Sentimental and sloppy, this depiction of Mars may well be more realistic than its predecessors but has a long way to go to catch up to the focused brilliance of Gravity.
Director of Photography:
Running time: 140 minutes
On a planet more orange than red, a botanist is reduced to eating vegetables grown in his and his former crew members’ excrement. That sounds a little icky, but the premise is obviously fascinating. One man has to survive the elements, including a lack of the two most crucial elements for human existence — oxygen and water — and wait it out until a rescue team can locate him and bring him back.
Matt Damon stars as said botanist, Mark Watney, who is left behind for dead by his five fellow astronauts during an evacuation from Mars, where they had been stationed for close to three weeks as part of the Ares 3 mission. Thanks to a bit of luck, which in this film always arrives just at the right time, and with remarkable frequency, Watney survives, but has to combat extreme loneliness and a decreasing supply of food and water.
Fortunately, the botanist has an oxygenator and enough hydrogen (thanks to the copious amount of fuel) for him to make water, which he subsequently uses to irrigate his newly cultivated nursery inside the mission’s space habitat. He is mighty creative, and it seems like everything he puts his mind to turns out to be a complete success.
That is certainly one of the film’s major dramatic issues. Despite the fundamental fact that this is a man alone on an entire planet with very few resources and, at least initially, no contact with the (outside) world, his psyche does not seem particularly affected nor do we see him struggle to accomplish any tasks. Granted, astronauts do receive an extraordinary amount of training prior to lift-off, but the sheer effortlessness of Watney’s actions here makes it seem like this whole survival business is a cinch, which serves absolutely no dramatic purpose for the viewer.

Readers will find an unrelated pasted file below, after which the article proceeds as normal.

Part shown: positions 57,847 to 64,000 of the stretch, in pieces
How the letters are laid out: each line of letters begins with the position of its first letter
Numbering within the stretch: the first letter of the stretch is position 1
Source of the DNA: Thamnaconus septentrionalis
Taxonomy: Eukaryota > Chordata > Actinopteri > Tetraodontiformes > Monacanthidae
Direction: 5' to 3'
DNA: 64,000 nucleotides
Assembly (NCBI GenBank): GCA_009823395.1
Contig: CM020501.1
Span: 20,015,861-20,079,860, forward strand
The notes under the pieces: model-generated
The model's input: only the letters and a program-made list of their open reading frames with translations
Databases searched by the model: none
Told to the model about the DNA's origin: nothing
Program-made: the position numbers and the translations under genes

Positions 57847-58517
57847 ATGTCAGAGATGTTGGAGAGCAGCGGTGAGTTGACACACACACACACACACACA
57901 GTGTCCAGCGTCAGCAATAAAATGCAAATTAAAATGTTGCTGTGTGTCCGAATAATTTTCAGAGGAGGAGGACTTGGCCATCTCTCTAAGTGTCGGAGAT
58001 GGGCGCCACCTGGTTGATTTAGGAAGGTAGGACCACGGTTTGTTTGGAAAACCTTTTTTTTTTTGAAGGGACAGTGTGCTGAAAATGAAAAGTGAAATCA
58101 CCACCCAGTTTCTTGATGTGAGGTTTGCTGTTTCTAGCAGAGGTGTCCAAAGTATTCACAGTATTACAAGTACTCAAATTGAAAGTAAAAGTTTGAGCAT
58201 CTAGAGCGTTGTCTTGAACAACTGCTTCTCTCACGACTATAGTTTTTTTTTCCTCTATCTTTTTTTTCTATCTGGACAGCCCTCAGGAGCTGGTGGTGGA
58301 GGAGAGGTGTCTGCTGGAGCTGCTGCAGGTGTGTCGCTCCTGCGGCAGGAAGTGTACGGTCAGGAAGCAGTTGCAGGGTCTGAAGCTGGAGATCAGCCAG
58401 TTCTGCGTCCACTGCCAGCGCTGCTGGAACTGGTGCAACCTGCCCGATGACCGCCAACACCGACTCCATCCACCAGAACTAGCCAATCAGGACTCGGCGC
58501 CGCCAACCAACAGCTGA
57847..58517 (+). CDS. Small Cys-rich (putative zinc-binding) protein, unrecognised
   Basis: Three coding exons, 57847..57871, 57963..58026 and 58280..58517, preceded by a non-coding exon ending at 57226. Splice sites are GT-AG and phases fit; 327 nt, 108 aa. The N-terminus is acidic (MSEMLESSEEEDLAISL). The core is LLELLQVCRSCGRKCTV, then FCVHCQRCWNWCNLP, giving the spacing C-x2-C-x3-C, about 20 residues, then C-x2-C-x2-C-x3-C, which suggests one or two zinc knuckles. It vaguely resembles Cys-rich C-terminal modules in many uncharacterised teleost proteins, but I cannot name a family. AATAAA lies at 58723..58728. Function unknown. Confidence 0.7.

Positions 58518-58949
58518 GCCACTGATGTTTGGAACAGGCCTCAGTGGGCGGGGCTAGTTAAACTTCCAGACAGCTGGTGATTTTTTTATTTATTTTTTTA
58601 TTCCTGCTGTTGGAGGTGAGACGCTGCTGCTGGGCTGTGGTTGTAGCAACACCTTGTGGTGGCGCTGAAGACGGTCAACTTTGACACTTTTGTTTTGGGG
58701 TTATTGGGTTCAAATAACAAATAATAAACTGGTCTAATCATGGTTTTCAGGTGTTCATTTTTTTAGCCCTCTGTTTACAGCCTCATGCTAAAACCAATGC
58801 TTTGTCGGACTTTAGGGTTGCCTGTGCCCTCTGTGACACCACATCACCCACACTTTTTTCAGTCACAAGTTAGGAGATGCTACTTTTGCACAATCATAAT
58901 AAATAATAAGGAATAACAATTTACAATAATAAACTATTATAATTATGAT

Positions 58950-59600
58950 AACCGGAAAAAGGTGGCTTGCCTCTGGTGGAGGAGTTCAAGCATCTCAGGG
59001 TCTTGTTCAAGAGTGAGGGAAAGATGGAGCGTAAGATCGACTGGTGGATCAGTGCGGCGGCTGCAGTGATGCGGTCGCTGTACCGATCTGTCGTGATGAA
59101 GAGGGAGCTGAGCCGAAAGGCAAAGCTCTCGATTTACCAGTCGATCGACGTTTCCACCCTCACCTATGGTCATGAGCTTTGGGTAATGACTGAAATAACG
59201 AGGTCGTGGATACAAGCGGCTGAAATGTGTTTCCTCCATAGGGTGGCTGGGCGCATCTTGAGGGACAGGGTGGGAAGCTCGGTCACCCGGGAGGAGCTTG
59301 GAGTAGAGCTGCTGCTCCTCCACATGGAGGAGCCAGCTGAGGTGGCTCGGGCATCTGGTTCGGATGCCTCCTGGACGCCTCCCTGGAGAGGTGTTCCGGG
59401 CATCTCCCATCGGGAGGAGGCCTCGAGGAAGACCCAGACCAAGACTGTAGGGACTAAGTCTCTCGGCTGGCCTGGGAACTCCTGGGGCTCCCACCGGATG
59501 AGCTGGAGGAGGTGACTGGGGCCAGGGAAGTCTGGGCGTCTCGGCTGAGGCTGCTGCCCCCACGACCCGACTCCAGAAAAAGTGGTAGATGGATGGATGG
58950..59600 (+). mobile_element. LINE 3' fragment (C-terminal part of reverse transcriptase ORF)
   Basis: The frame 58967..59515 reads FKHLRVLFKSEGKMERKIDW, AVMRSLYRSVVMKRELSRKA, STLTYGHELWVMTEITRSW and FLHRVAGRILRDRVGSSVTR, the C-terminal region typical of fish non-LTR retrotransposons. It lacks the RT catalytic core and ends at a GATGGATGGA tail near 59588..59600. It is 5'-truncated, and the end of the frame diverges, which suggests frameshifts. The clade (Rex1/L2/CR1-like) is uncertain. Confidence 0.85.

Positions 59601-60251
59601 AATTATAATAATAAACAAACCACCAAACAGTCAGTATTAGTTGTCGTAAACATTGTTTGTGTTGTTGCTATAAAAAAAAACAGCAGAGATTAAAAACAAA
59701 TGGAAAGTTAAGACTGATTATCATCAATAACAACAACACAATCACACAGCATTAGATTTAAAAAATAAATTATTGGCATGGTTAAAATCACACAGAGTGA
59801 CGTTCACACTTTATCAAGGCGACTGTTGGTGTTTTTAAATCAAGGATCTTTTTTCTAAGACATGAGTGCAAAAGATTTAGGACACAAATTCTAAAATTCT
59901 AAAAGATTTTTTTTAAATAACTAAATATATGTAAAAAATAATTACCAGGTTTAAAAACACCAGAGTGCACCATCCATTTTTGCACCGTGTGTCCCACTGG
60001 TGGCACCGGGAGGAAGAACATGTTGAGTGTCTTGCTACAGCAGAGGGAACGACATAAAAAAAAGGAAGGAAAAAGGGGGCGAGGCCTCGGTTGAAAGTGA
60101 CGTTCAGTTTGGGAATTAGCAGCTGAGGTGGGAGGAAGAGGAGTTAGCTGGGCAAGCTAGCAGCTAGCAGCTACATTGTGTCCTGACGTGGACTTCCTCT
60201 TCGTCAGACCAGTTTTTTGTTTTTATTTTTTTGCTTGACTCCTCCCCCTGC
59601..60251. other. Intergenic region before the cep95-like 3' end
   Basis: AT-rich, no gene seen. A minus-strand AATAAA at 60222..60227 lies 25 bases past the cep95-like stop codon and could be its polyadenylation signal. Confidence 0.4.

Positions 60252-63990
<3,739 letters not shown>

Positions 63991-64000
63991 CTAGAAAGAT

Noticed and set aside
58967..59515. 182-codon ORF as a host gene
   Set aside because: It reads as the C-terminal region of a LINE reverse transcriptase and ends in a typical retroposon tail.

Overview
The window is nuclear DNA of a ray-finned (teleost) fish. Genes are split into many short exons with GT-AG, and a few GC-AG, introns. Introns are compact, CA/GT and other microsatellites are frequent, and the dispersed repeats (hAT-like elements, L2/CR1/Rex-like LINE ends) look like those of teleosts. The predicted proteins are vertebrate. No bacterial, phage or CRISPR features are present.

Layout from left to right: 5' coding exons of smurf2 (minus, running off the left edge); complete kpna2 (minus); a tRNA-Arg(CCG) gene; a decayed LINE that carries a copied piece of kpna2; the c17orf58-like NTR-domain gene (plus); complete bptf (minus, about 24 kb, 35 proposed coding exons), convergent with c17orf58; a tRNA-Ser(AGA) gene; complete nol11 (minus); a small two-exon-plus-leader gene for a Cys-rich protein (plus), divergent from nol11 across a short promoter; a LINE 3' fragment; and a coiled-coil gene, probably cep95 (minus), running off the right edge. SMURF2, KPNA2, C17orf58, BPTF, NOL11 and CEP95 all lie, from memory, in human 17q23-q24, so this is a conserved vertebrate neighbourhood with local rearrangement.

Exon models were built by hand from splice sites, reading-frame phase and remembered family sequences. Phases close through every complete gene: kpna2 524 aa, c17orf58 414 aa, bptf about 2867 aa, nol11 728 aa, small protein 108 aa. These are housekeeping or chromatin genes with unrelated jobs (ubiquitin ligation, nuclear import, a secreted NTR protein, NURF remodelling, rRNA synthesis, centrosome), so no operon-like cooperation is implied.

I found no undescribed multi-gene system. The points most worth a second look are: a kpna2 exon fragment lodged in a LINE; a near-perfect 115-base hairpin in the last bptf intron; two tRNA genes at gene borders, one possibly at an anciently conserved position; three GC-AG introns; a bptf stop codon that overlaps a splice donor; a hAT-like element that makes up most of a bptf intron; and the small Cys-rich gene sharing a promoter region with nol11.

The only major challenge for Watney comes in the second half, mere seconds after the director of NASA tells his colleagues their plan to rescue him will work only on the assumption that everything on Mars keeps going well. Without so much as a breather, the film cuts to a giant explosion on the Red Planet that all but eliminates Watney’s chances of survival in the long term.
This is one of two unbelievable low points in the film. The other comes during the rescue at the end, when multiple problems, including speed and altitude, make it appear there is no way for the team to extricate Watney from the planet’s atmosphere. But lo and behold, as if by the hand of God, Watney inexplicably manages to steer himself right up to the spacecraft with minimal effort.
Compare this scene with the opening of Alfonso Cuarón’s stunning Gravity, in which we get a real appreciation of the smallness of man and the near-futility of his actions in an environment as unfathomably extensive as outer space. In Gravity, things often go wrong, and when they do, the character responds with emotion-fuelled but not emotion-driven reactions while putting all her scientific knowledge to use. In The Martian, Watney is clearly intelligent, but his intelligence and creativity are a simplistic solution to the screenplay’s lack of desire to develop any of the obstacles he has to overcome.
This is not where the film’s problems end, however, as the cinematography is an absolute disaster, too. Consider the shot that re-introduces us to the Martian landscape following the calamitous wind storm that sent the crew members off into space and left Watney to fend for himself. Instead of calmly presenting us with the spectre of one man on the planet, Scott decides to fly over the landscape like a majestic eagle looking for prey. In the words, exactly at the moment when the director should be conveying the desolation of his main character, he opts for a point of view that suggests some being floating right above him.